Mutations in Ras are associated with 50% of colorectal carcinomas, indicating the importance of aben'ant Ras activation in tumor development and progression. Recently, mutations in B-Raf, the downstream target of Ras, have been identified in 10% of colorectal carcinomas. The presence of B-Raf mutations in tumors distinct from those with Ras mutations indicates that these mutations are genetically equivalent, such that either one confers a similar advantage. These data support the critical contribution of the Raf>MEK>ERK mitogen-activated protein kinase cascade in Ras-mediated oncogenesis. CmTently, pharmacologic inhibitors of two kinases in this cascade, Raf and MEK, have been developed and are under evaluation in clinical trials. Such target-based drugs are believed to represent the key future direction for anti-cancer drug discovery. However, one major complication that has slowed the clinical development of target-based anti-cancer drugs (e.g., epidermal growth factor receptor inhibitors) is continued uncertainty regarding whether aberrant activation of the target alone is sufficient to define the patient population that will be responsive to these drugs. This uncertainty is based, in part, on the fact that the presence of an altered target may simply have a correlative, rather than a causal, role in oncogenesis. Based on observations in preclinical models, this will also be a concern for efforts to evaluate the clinical efficacy of anti-Ras therapies. It is likely that Ras mutation status alone will not be sufficient to define the subset of colorectal cancers that will be responsive to inhibitors of Ras signaling, specifically to inhibitors of the Raf and MEK protein kinases. Instead, we hypothesize that other approaches, such as microarray gene profiling, will be needed to determine the subsets of Ras mutation positive colorectal cancers that will be responsive to anti-Raf or anti-MEK therapy. Therefore, the broad goal of this project will be to determine whether a group of patients with colorectal carcinomas that harbor mutated Ras show gene expression profiles that may have clinical relevance in predicting sensitivity to anti-Ras and anti-Raf/MEK therapeutic strategies.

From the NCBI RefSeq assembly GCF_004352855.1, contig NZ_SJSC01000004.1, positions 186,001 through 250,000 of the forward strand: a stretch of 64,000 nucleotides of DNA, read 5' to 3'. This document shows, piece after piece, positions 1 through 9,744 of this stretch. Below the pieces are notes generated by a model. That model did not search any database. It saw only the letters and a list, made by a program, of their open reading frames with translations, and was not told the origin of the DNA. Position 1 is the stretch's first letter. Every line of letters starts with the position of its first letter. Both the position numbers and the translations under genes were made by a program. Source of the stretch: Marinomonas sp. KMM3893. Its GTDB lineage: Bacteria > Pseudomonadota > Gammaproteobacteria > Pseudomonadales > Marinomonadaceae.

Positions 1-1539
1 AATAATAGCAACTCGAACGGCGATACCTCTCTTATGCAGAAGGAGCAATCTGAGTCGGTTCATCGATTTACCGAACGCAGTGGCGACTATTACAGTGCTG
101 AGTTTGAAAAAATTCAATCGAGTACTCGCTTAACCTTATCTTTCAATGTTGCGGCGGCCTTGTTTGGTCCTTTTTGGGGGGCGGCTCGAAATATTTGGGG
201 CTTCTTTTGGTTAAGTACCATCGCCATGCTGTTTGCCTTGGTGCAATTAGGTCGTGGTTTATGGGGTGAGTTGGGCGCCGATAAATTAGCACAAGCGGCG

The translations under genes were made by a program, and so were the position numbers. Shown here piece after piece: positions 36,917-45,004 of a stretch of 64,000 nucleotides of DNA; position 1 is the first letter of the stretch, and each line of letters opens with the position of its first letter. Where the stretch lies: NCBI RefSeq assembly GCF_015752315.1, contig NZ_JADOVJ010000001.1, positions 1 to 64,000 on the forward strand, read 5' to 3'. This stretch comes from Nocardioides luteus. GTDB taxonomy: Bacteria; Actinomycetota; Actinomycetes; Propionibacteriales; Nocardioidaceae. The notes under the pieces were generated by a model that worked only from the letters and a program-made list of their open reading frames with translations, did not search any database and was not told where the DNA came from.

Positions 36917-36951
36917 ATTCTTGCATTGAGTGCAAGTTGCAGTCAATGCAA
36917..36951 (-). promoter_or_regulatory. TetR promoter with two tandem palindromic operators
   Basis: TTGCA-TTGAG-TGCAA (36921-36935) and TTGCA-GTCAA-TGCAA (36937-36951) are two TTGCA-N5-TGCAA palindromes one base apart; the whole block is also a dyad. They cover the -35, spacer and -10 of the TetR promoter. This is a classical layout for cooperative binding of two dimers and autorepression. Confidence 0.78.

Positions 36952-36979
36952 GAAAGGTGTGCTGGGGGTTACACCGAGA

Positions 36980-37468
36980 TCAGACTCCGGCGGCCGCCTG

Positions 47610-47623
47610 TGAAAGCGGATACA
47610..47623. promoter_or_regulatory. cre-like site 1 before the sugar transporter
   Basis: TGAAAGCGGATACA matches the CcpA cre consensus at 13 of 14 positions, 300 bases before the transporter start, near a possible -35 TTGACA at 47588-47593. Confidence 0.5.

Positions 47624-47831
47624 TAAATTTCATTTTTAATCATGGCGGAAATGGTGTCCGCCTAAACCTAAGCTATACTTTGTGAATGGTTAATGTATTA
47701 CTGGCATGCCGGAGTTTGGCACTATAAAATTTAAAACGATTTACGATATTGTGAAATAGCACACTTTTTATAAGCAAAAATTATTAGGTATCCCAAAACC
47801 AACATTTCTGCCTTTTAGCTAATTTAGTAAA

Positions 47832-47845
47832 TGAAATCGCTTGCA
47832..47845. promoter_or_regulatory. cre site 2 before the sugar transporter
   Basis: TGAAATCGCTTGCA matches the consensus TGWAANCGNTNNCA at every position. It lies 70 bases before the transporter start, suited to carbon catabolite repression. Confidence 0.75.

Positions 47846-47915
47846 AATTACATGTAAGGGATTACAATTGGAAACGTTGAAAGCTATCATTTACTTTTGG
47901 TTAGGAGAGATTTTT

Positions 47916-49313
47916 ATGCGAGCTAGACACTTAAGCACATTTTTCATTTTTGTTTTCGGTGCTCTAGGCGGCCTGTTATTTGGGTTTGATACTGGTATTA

National Institute of Health (NIH)
National Cancer Institute (NCI)
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Special Emphasis Panel (ZCA1)
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University of North Carolina Chapel Hill
Chapel Hill
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